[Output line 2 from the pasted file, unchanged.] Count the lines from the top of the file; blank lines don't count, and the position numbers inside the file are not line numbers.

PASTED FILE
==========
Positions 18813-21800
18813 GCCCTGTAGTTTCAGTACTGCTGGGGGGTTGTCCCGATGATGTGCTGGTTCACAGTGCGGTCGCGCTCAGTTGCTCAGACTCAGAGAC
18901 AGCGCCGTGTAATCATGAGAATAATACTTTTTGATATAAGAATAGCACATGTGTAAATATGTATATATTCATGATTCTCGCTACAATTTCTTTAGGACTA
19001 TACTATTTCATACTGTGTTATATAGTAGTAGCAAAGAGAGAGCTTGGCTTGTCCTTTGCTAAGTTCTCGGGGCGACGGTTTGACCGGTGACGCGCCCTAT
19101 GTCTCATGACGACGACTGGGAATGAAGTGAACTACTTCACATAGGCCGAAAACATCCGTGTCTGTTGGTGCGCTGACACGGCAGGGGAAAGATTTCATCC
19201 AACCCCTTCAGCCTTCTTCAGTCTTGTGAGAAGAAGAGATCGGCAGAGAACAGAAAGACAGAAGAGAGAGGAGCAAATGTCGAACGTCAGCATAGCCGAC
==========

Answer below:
18813 GCCCTGTAGTTTCAGTACTGCTGGGGGGTTGTCCCGATGATGTGCTGGTTCACAGTGCGGTCGCGCTCAGTTGCTCAGACTCAGAGAC